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'Am I paralyzed?' | 22-year-old's life changed in an instant by distracted driver

At 22-years-old, Tyson Dever was having the time of his life. He was a junior at Texas State with hopes of becoming a coach and teacher. On March 11, 2005, a moment on the road changed everything.

At 22-years-old, Tyson Dever was having the time of his life. He was a junior at Texas State University with hopes of becoming a coach and teacher.

On March 11, 2005, a moment on the road changed everything.

“It was the day we got out for spring break. It’s Friday afternoon, going to pick up a friend of mine, we were going to head to the beach just like any other college kid,” Dever remembers. He was on a two-lane road in Buda waiting on oncoming traffic.

“A pickup truck behind me got tired of waiting so he went around me and when he did, a fully-loaded cement truck hit me from behind and went completely over the top of me," Dever said. "He knocked me into oncoming traffic, where I was hit again.”

Dever was still fully conscious.

"I remember the sound, the smell, the fire and just being trapped inside a burning car,” he said. “Luckily, three guys passing by -- the truck that passed me and another car -- luckily stopped to get me out of the car. When they did, that’s when I finally lost consciousness.”

The cement truck that hit him was traveling close to 70 mph. Dever's vehicle was at a complete stop.

“I'm sitting in the car … 0 miles per hour, seatbelt on, blinker on, doing everything I'm supposed to be doing," Dever said.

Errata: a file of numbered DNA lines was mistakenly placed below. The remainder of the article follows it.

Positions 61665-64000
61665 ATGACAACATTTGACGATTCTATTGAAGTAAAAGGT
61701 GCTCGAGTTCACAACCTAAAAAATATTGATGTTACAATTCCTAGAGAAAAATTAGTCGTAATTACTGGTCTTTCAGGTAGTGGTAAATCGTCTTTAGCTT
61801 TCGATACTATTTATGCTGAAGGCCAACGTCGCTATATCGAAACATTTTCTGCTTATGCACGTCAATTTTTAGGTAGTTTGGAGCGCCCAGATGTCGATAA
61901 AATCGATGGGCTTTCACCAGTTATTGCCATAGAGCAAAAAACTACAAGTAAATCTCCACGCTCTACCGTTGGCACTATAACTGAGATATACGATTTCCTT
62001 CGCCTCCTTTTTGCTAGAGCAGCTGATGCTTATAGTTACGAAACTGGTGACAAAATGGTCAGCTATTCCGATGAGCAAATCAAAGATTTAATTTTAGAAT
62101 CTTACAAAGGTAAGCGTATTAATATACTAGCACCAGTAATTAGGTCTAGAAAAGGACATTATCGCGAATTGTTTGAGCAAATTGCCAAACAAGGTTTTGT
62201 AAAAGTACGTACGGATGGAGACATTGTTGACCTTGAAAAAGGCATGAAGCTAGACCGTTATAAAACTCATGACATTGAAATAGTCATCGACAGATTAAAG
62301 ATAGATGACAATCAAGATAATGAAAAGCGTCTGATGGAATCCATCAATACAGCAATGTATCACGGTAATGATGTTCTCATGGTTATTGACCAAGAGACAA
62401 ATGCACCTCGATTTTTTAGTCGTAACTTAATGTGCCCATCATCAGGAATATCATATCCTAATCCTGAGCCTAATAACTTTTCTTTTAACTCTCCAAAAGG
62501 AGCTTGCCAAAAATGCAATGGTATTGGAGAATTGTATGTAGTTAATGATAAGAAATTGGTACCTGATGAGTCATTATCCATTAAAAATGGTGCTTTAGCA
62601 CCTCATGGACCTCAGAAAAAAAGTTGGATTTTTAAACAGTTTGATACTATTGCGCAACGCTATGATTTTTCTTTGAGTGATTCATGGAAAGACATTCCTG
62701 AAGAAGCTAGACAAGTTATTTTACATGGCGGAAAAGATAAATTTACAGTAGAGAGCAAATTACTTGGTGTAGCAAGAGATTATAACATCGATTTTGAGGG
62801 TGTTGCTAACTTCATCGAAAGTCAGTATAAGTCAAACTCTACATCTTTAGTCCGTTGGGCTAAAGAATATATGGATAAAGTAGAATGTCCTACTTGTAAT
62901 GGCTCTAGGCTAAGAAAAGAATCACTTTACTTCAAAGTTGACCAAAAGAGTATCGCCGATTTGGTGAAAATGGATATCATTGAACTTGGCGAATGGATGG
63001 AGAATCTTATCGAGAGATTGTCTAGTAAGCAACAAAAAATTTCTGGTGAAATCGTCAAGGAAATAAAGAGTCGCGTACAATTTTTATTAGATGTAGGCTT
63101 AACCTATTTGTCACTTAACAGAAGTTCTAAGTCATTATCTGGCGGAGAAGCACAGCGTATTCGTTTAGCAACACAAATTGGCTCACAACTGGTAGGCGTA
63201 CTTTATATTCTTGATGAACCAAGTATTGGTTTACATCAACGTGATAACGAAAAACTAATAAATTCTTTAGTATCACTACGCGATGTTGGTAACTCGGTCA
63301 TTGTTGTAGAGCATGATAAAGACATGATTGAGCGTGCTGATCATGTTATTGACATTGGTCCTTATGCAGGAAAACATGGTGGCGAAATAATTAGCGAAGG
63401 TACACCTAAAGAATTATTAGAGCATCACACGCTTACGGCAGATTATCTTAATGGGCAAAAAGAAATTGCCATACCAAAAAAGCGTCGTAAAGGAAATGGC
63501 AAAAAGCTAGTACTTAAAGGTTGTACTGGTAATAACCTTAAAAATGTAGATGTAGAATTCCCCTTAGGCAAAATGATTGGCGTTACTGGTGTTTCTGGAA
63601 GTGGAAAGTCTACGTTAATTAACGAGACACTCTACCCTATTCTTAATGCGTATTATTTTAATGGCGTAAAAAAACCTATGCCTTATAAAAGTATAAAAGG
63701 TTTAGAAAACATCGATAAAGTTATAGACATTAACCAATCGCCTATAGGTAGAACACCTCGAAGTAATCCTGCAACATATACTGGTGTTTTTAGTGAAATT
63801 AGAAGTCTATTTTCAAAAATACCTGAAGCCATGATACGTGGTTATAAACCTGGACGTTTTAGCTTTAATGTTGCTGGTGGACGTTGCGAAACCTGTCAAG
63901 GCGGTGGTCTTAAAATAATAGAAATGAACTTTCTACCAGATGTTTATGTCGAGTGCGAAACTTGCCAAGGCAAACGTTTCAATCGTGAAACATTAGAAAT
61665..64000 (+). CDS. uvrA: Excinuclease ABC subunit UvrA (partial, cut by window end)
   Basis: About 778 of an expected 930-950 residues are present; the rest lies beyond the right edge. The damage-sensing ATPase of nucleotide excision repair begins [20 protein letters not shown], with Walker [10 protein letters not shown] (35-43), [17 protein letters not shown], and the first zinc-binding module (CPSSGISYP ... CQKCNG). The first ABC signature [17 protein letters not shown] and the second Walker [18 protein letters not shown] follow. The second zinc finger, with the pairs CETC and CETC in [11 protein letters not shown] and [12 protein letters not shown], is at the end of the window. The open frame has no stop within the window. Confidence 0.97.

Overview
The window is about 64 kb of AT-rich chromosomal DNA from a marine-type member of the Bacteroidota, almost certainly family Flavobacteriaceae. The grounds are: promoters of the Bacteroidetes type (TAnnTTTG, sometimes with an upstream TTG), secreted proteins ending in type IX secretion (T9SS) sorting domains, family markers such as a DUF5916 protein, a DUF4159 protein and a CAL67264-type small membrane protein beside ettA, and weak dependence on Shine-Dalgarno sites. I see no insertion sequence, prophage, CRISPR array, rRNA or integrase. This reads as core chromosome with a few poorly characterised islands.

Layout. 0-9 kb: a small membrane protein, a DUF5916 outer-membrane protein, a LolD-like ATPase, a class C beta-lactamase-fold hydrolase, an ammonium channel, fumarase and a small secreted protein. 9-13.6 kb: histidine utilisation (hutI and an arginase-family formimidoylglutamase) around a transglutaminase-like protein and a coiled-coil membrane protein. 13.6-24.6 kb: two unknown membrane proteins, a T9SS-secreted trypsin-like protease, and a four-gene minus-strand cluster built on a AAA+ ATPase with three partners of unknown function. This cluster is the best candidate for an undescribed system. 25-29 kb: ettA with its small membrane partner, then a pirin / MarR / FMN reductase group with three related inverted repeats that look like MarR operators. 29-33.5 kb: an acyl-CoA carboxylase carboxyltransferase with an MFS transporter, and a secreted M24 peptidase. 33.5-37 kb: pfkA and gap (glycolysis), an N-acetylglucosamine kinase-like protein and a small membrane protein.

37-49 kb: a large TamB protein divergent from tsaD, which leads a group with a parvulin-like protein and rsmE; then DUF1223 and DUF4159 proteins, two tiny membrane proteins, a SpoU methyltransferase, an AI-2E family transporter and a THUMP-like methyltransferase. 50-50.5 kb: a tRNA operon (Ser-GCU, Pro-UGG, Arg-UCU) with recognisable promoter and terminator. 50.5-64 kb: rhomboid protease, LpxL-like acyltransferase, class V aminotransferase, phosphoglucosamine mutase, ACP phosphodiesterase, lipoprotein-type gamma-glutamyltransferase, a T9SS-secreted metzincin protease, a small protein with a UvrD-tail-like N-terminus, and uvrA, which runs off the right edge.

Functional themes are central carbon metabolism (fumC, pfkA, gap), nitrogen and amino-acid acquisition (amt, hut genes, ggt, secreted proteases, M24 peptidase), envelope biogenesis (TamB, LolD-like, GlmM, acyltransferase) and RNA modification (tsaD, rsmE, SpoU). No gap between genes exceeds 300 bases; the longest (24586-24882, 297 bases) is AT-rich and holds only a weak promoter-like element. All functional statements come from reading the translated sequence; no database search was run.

The driver of the cement truck didn’t see Dever's vehicle because he wasn’t watching the road.

“We don’t know if he was texting, if he was eating a cheeseburger or if he just wasn’t paying attention, but clearly he was distracted," he said.

The split second that changed his life was caused by a distracted driver.

“I ended up dying four times. I woke up once in the helicopter, once on the operating table,” he said. “You don't really understand what's going on, but clearly you know it's bad.”

His spinal cord was completely severed.

“I woke up and had to ask my mom, ‘Am I paralyzed?’”

He was paralyzed from the waist down.

“It was then and there that I made a decision that I can’t change it, let’s just make the best of it and go," he said. "And that’s what I’ve tried to do.”

Despite his circumstances, he has stayed positive.

“Who you are as a person before adversity determines how you respond to it,” he explained. “The quiet temptation to give up was not in me.”

“I'm one of the fortunate ones," Dever said. "There are a lot of people with stories similar to mine where their loved ones didn't make it.”

After the crash, he was forced to learn how to do everything all over again.

“For 22 years, I learned to do everything using my legs – playing baseball, basketball. Anything I did all of a sudden I'm forced to learn to do again out of a wheelchair out of something that wasn't even my fault,” he said. “It's difficult.”

Weeks in the hospital were followed by months of rehab. Nothing has been easy.

Something as simple as getting out of the truck is a whole new process for him.

“First time I did that -- 28 minutes. It took me 28 minutes to do that right there,” he said as he pieced together this wheelchair before exiting his truck.

Within six months, he was miraculously back at school with a very different perspective.

“Probably the most difficult thing is getting comfortable in my own skin again. I was 6 feet tall, 210 pounds, playing college baseball, and all of a sudden you're 4 feet tall rolling around in a wheelchair. It's a totally different world," he said.

What does he miss the most?

"What do I not miss? It's the little things...not having to worry abut the pressure sores, getting out of my truck to get gas," Dever said. "Wake up in the morning and just stretch. It's grabbing something out of the top of the fridge, slapping the door when you go through. Stand up to give my parents a hug. It's the little thing like that that add up over time. You try not to think about it, but we're human. It's probably what I miss the most - those little things."